Inside Parliament: Begging Bill short of support

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Indy Politics
Not content with having taken a legislative stick this session to New Age travellers and gypsies, Tory backbenchers yesterday mobilised against those celebrated pawns of the European election campaign, the so-called 'aggressive' beggars.

Taking his cue from John Major, who lit the fuse on begging last month, Peter Butler, MP for Milton Keynes NE, tried to introduce a Bill to create a new offence of intimidatory begging. Police would have the power to arrest a beggar who touched or obstructed a passer-by or used threatening behaviour or abusive language.

'There is a cancer eating away at our society, and that is fear of crime, fear of becoming a victim of crime,' Mr Butler said. Even more destructive was the fear of simple disorder on the streets.

'Our streets in far too many towns and cities have become nasty places.' They were no longer somewhere to dawdle, window-shop and chat to neighbours. 'They now represent a gauntlet of fear to be run daily.'

Lest he be accused of kicking the beggar, Mr Butler, a solicitor who drives a vintage Bentley tourer, offered a trade-off by amending the Vagrancy Act 1824 to decriminalise simple begging. 'I'm not talking about somebody down on their luck asking for charity. My Bill would restore to them a basic human right of seeking help from others.'

But Mr Butler's beggars Bill is not going anywhere. After an angry speech by Tony Banks, Labour MP for Newham NW, who said picking on beggars was just a smokescreen to cover Government incompetence, the Bill was rejected by 148 votes to 76.

Real cancers eating at the heart of society were mass unemployment, homelessness and the enormous gap between the rich and poor, Mr Banks said. Rounding on the Duke of Edinburgh's remark that 'absolute poverty' no longer existed, he said the Duke was not the best person to talk about people in need.

'He might follow the example of Princess Diana, who went with her sons to a night shelter in Westminster on the first day of Royal Ascot. While the Tories and all their friends were at Royal Ascot, someone was at least going out to see what was happening on the streets of London.

'The Prime Minister should come out of 10 Downing Street and just go walking down on the Embankment, into the Strand and into Red Lion Square and see the casualties of the economic and social incompetence and injustices of this Government.'

Sitting alongside Mr Butler was an actual victim of aggressive begging. Cheryl Gillan, MP for Chesham and Amersham, had been accosted and pursued, Mr Butler said. 'This was before she became an MP and without the benefit of a parliamentary salary she was unable to donate.'

Ms Gillan has since become a soft touch for government whips seeking someone to ask toady questions of the Prime Minister. Yesterday at Question Time she commended the 'wise' decision to 'crack down on bail bandits' in the Criminal Justice Bill.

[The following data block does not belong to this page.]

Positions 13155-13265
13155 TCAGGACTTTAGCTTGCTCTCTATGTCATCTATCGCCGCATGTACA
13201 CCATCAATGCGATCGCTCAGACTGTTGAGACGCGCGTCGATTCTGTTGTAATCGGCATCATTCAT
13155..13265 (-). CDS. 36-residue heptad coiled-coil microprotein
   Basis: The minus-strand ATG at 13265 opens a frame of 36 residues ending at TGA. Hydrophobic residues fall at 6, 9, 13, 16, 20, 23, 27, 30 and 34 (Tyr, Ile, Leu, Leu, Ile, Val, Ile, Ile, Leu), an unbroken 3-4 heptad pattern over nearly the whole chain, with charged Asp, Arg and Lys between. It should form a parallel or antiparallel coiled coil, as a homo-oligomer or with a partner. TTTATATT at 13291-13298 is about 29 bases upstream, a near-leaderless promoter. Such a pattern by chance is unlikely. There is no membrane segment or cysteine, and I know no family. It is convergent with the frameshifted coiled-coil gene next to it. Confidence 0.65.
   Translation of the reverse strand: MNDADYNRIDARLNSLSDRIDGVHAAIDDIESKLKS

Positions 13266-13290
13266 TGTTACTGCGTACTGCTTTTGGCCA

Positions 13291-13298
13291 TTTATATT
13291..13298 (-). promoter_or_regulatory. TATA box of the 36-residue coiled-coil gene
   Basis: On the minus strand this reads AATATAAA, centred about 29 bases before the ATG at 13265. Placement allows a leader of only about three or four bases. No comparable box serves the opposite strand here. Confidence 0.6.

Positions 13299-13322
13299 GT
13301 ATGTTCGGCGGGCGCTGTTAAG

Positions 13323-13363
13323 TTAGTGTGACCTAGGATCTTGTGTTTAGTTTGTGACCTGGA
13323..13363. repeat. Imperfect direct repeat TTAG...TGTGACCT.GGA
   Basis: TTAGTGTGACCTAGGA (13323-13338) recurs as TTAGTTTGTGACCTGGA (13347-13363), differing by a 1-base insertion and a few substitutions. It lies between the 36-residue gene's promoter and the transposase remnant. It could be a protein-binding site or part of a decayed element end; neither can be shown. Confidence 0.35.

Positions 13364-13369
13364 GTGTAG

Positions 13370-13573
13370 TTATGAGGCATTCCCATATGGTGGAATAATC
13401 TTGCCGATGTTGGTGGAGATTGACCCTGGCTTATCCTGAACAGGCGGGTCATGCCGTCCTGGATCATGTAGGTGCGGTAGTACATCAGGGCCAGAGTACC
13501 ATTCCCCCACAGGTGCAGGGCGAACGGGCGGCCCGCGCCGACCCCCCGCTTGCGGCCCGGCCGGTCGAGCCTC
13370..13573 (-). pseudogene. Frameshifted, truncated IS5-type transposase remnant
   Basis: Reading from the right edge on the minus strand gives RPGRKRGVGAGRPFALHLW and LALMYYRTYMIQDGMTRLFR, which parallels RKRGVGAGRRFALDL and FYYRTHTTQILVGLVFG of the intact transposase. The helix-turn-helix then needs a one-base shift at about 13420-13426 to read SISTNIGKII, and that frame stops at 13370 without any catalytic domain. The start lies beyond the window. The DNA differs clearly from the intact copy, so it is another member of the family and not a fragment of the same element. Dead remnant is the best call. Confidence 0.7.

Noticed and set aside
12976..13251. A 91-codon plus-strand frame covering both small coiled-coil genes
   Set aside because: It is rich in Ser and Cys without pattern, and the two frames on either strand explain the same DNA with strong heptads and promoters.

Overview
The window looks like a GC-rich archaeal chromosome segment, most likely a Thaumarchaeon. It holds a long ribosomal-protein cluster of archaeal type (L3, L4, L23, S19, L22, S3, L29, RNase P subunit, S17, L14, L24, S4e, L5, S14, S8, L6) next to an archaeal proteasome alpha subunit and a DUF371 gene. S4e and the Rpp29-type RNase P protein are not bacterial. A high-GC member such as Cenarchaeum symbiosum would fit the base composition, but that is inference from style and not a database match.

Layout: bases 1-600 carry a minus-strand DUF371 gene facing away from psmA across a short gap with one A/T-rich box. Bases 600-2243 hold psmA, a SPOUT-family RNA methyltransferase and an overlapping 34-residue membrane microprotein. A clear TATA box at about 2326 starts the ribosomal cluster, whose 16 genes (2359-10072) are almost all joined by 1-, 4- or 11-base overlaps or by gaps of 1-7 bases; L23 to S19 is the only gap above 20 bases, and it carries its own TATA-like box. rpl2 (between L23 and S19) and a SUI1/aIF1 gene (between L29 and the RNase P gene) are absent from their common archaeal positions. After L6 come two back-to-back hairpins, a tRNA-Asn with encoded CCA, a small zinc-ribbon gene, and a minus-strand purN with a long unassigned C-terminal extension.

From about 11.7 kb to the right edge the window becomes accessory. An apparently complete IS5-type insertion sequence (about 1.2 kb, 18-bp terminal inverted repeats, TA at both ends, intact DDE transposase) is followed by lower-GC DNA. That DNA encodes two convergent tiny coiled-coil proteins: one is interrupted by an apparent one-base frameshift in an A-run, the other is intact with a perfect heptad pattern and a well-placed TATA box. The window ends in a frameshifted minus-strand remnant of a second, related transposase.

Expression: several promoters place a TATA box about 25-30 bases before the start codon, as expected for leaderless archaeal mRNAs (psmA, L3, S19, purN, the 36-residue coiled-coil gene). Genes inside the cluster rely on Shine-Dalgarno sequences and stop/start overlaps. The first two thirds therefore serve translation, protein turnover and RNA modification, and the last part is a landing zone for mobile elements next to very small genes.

Since three out of five burglaries were committed by under-21s, why did Labour consistently oppose measures against juvenile offenders, she asked. 'Isn't it right that the party opposite are Fagin's friends?'

Could Ms Gillan's question have come from the same gag-writer as Mr Major's denunciation minutes earlier of Margaret Beckett as 'the striker's friend', in the dispute between Railtrack and their signal operators? Mrs Beckett, bidding to make permanent her job as interim leader, said it stood out a mile that the dispute would not be happening if the negotiations had not been 'sabotaged'. The Department of Transport and the Prime Minister's office had 'meddled' in the talks despite saying that they would not.

In a gutsy performance, Mrs Beckett said no one wanted a strike, except perhaps Tory MPs. 'Least of all do rail staff or commuters want this strike. Isn't it crystal clear that it is only happening because the Government interfered . . . Yet again the Government say one thing and do another. Isn't that why nobody can believe a word they say?'

An equally robust Mr Major thumped his notes on the Despatch Box and said that 'by implication' Mrs Beckett would accept the RMT's 11 per cent wage claim for the signal operators.

'Even now her condemnation is to limply say 'nobody wants this strike' . . . She would presumably end it by meeting the demand . . . How would she pay for settling it? By raising taxes? By increasing public expenditure?'

Robert Hicks, Conservative MP for Cornwall SE, seemed more a friend of water consumers - and his electors - in the South-west than of the Prime Minister. Their 'inherent reticence and tolerance' was being stretched by the 'inability or refusal' of the Government to do anything about rising water charges. Cheered on by Labour MPs, Mr Hicks added: 'Does the Prime Minister recall that it was now 12 months ago that he personally said he would look into this situation. When can we expect some positive action?'

Mr Major said it was for the Director General of Ofwat to determine the new price limits. He was in the process of doing so. Government advice on water quality matters would assist him and further ways were being examined to reduce the impact of European directives in the West Country.